Education for Sustainable Development (ESD) in Higher Education

Education for Sustainable Development (ESD) in Higher Education

Margaret Stella Suubi Ujeyo
DOI: 10.4018/978-1-5225-6331-0.ch008
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Criticisms abound regarding the quality and relevance of higher education. Addressing these criticisms requires innovative approaches including Education for Sustainable Development (ESD). This chapter examines the contribution of ESD to the quality and relevance of higher education. The chapter explains the concepts of quality, relevance, sustainable development, and education for sustainable development in higher education. Applying the concepts of systems theory and transformative learning, the chapter explores the contribution of ESD to improvement of higher education through strategies that empower learners with higher order skills. Many of the ESD learning outcomes and competences could translate into success in the lives of graduates in the workplace. The challenges to the adoption of ESD in higher education are also discussed.
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Conceptualisation Of Quality, Relevance, Sustainable Development, And Education For Sustainable Development In Higher Education

Quality and Relevance in Higher Education

Quality in higher education has several definitions depending on the perspective used to define it. Thus it can mean exceptional excellence; transformative when dealing with learner empowerment; value for money when it is linked to efficiency and effectiveness; fitness for purpose which concerns fulfillment of institutional mission and perfection when it means zero-defect (Krcal, Glass & Tremblay, 2014). Quality has also been explained by Nikel and Lowe (2010) as embracing the dimensions of effectiveness, efficiency, equity, relevance, responsiveness and sustainability. However, what is important is that the discussion of quality has to encompass the tripartite mission of the university, that is, quality should involve good teaching, research and community engagement. Good teaching must be informed by the latest research and new knowledge (McAleese et al., 2013). A whole mark of quality teaching, according to McAleese and colleagues, is when both teacher and learner are actively involved in the educational process, begin to question and become critical thinkers. These are skills that are highly sought after by employers and external stakeholders of higher education.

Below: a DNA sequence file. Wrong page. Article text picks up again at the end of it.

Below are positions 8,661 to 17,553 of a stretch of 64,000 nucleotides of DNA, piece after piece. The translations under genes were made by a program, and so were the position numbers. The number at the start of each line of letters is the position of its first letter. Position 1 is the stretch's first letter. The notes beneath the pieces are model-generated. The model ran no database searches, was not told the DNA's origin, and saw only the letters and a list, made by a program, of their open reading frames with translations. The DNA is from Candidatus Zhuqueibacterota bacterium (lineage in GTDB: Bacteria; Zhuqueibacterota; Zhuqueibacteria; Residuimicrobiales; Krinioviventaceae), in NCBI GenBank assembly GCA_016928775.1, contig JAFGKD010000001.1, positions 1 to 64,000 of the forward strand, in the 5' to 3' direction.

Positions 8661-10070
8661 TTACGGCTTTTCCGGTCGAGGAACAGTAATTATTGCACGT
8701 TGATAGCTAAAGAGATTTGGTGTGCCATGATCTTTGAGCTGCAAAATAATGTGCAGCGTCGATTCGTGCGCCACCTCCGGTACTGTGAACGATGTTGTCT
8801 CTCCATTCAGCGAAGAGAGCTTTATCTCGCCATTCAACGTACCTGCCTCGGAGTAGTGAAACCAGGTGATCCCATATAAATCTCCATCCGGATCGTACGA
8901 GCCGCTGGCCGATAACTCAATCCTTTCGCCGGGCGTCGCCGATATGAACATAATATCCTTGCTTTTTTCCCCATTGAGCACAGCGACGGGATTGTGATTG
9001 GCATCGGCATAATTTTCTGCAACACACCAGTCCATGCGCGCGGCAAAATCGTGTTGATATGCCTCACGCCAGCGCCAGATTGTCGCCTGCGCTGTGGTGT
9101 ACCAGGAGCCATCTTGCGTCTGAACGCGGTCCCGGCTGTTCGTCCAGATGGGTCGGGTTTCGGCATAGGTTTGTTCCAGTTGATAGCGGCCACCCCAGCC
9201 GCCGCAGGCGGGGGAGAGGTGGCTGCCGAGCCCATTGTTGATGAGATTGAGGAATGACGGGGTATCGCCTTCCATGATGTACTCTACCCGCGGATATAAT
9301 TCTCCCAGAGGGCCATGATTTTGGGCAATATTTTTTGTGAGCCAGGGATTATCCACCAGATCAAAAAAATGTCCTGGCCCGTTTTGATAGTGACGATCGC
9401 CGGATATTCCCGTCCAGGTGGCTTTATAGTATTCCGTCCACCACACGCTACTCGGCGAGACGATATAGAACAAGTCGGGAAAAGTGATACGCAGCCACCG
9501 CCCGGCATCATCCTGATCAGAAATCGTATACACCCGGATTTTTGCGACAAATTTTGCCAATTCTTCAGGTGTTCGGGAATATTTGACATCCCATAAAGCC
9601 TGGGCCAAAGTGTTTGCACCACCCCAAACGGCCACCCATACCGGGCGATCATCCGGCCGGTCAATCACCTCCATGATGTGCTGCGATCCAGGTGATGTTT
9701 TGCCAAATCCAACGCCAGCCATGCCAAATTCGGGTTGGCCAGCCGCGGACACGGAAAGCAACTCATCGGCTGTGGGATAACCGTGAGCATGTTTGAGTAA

Relevance of higher education refers to its fulfillment of the social, economic and political role (United Nations Education, Scientific and Cultural Organization (UNESCO), 1991). It is discussed in relation to application of knowledge. Knowledge is said to be relevant when it can be applied. Relevance means ensuring that the intellectual and educational functions contribute to social, economic and political development of society.

Key Terms in this Chapter

Systems Theory: The assumption that quality of a part of a system can only be understood in its relationship to the whole and investigating the parts in isolation cannot explain their combined effect on the whole system.

Education for Sustainable Development (ESD): A process of integrating the principles and practices of sustainable development into all aspects of education and learning, to encourage changes in knowledge, values and attitudes with the vision of enabling a more sustainable and just society for all.

Relevance: Ensuring that the intellectual and educational functions of higher education fulfill its social, economic and political role.

Paradigm Shift: A change in standards, practices and ways of operations.

Quality: High standard teaching and learning, research and community engagement.

Higher Education: Post-secondary or tertiary education conducted in universities and other tertiary institutions.

Sustainable Development: Using resources in such a way that the present generation of people meets its needs without compromising and endangering future generations in meeting their needs.

Transformational Learning: Learning that brings about a change in perspectives, values and behavior.

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